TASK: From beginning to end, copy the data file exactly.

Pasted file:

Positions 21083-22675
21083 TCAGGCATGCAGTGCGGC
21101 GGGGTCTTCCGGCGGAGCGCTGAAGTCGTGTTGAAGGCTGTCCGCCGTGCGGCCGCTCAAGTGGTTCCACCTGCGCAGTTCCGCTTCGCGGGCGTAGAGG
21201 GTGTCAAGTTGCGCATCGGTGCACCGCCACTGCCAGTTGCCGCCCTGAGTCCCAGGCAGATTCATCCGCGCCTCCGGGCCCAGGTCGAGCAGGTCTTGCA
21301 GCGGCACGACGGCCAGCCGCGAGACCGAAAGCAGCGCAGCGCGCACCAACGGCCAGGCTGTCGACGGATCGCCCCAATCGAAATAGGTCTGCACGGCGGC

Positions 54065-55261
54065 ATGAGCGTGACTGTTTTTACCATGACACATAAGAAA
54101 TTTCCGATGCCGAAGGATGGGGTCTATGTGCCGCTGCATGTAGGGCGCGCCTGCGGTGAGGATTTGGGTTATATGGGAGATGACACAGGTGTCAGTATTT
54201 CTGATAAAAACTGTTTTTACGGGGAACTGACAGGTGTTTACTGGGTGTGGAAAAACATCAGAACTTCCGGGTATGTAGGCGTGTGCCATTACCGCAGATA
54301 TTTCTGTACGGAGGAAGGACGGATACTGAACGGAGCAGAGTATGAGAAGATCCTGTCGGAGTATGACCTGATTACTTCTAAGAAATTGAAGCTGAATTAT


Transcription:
Positions 21083-22675
21083 TCAGGCATGCAGTGCGGC
21101 GGGGTCTTCCGGCGGAGCGCTGAAGTCGTGTTGAAGGCTGTCCGCCGTGCGGCCGCTCAAGTGGTTCCACCTGCGCAGTTCCGCTTCGCGGGCGTAGAGG
21201 GTGTCAAGTTGCGCATCGGTGCACCGCCACTGCCAGTTGCCGCCCTGAGTCCCAGGCAGATTCATCCGCGCCTCCGGGCCCAGGTCGAGCAGGTCTTGCA
21301 GCGGCACGACGGCCAGCCGCGAGACCGAAAGCAGCGCAGCGCGCACCAACGGCCAGGCTGTCGACGGATCGCCCCAATCGAAATAGGTCTGCACGGCGGC

Positions 54065-55261
54065 ATGAGCGTGACTGTTTTTACCATGACACATAAGAAA
54101 TTTCCGATGCCGAAGGATGGGGTCTATGTGCCGCTGCATGTAGGGCGCGCCTGCGGTGAGGATTTGGGTTATATGGGAGATGACACAGGTGTCAGTATTT
54201 CTGATAAAAACTGTTTTTACGGGGAACTGACAGGTGTTTACTGGGTGTGGAAAAACATCAGAACTTCCGGGTATGTAGGCGTGTGCCATTACCGCAGATA
54301 TTTCTGTACGGAGGAAGGACGGATACTGAACGGAGCAGAGTATGAGAAGATCCTGTCGGAGTATGACCTGATTACTTCTAAGAAATTGAAGCTGAATTAT